For the most part, their mother said the quadruplets get along very well. They are learning now that they can't all be invited to the same place at the same time. They are branching out and making individual friends, although they usually have enough company at home.
Willie and Mabel
Though their home is small, there is room for two enormous cats named Willie and Mabel, who think they are dogs. They come when they are called and know exactly where the treats are kept in the kitchen.
Usually in the summer, the Friend family makes a trip to visit relatives in Denver. And each year, they take a different route to see more of the country. This year, the summer trip is in question because the Friends are hoping to move into a larger house. John Friend works in human relations for PRACs in East Grand Forks. Stacy has started doing child care at home and gets plenty of help from Courtney, Bailey, Brady and Nicholas.
The quadruplets are used to doing chores around the house and yard. They follow orders that include bedtime at 8:30 or 9 p.m. They know when they get into trouble there will be extra chores or loss of privileges, such as television.
The quadruplets often go to Thief River Falls on Sundays to visit their great-grandmother, Doris Thompson. Their grandparents, who live in Grand Forks, are John and Donna Friend and Betty Nelson.
The children will take summer school classes for enrichment. And they have been noticing the new slide at Elks Swimming Pool near Lewis and Clark School, where they will attend for one more year.
The one thing they know well is how to share. In order to make ends meet, the Friends share almost everything. But they laugh when they say they don't share their toothbrushes. They each have their own!
Other area foursomes:
Other quadruplets in the Grand Forks area live near Cavalier, N.D., and Fosston, Minn.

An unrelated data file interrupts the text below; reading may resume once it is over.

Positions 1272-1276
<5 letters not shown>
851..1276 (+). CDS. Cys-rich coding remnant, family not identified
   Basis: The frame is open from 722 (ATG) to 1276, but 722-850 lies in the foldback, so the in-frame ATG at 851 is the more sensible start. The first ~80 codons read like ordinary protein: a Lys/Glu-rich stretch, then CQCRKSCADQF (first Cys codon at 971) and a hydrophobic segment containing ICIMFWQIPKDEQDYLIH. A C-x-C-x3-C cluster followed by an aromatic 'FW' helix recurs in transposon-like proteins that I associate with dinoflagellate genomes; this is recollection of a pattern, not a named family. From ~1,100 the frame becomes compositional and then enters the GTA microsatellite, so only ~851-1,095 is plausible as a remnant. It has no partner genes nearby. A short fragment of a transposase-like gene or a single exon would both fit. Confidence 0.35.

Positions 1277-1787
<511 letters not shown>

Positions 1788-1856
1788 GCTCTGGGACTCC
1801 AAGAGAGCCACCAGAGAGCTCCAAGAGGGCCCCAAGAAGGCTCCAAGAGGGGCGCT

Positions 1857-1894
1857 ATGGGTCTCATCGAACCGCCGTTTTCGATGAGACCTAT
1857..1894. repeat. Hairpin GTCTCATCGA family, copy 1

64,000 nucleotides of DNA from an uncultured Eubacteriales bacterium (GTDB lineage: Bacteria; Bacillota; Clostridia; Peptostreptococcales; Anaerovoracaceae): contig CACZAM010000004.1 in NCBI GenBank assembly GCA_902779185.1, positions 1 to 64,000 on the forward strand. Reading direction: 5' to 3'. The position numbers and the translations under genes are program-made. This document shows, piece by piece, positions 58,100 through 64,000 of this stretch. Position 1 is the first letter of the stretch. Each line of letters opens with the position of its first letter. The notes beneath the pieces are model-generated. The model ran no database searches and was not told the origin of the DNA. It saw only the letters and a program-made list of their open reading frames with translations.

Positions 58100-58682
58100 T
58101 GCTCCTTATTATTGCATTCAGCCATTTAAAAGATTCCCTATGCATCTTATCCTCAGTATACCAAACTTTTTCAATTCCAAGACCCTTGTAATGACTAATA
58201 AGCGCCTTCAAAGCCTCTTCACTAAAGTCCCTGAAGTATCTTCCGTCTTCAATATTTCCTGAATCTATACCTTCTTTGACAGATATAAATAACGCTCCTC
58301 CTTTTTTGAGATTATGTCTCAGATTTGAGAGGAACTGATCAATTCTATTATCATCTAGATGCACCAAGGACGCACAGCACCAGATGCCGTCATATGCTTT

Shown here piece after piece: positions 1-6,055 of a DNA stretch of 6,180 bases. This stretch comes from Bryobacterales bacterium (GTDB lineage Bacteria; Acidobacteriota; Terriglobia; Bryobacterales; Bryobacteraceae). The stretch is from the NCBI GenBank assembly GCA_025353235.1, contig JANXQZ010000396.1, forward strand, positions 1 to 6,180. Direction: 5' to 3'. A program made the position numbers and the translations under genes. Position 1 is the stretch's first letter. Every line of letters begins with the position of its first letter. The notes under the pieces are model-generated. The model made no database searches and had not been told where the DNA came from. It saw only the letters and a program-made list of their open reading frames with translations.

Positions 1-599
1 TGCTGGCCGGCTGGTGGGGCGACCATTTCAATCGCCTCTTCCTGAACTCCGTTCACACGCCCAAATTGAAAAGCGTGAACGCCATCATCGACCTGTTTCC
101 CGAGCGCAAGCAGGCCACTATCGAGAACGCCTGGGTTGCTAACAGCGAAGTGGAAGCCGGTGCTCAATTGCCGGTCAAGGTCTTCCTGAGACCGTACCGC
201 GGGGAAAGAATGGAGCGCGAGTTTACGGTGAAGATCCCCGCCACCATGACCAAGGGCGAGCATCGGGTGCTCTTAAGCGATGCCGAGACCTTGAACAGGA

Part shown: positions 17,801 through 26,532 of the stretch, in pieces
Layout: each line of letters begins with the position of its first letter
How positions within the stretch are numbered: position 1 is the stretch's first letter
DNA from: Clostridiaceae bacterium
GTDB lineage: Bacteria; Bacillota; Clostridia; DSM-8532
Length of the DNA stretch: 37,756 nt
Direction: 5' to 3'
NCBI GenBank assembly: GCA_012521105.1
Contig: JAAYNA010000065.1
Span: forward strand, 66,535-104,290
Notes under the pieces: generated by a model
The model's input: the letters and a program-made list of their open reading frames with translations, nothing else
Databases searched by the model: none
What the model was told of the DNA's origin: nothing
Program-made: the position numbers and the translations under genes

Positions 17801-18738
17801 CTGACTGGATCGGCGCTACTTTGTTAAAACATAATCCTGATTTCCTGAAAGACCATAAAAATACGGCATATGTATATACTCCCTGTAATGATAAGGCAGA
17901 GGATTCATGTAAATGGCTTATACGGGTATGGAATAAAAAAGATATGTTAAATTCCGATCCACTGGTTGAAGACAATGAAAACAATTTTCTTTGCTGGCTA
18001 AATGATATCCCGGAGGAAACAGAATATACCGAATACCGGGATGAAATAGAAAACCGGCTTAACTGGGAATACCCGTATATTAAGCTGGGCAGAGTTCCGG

The Helgoe quadruplets, who live near Cavalier and are finishing seventh grade, are Leighanna, Mackenzie and Shelby, with Casey the only boy. They will be 14 on Aug. 21. Their parents are Floyd and Cathy Helgoe, and she says having four teenagers all at once is "interesting, good, bad and challenging."
They are, like other teenagers, caught up in iPods and other electronic games. They have to take turns with one cell phone and share whether they think it's fair or not. They have always had to share, she says. Floyd Helgoe has three older children, but the quadruplets are the only ones at home now.
Fosston is the home of the Schmidt quadruplets including Austin, Christian and Izik and their sister, Melina. They will turn 8 on June 18. Their mother is Erica Schmidt, who works in the hospital at Bagley, Minn., and Joe Schmidt, who is employed in the area. The couple is divorced and has split custody of the children.
Erica Schmidt also has a 13-year-old son, Bryant. She says the quadruplets were born in Fargo. They are healthy and happy and keep life busy with the foursome "going every which way."
Reach Hagerty at (701) 772-1055 or send e-mail to email@example.com .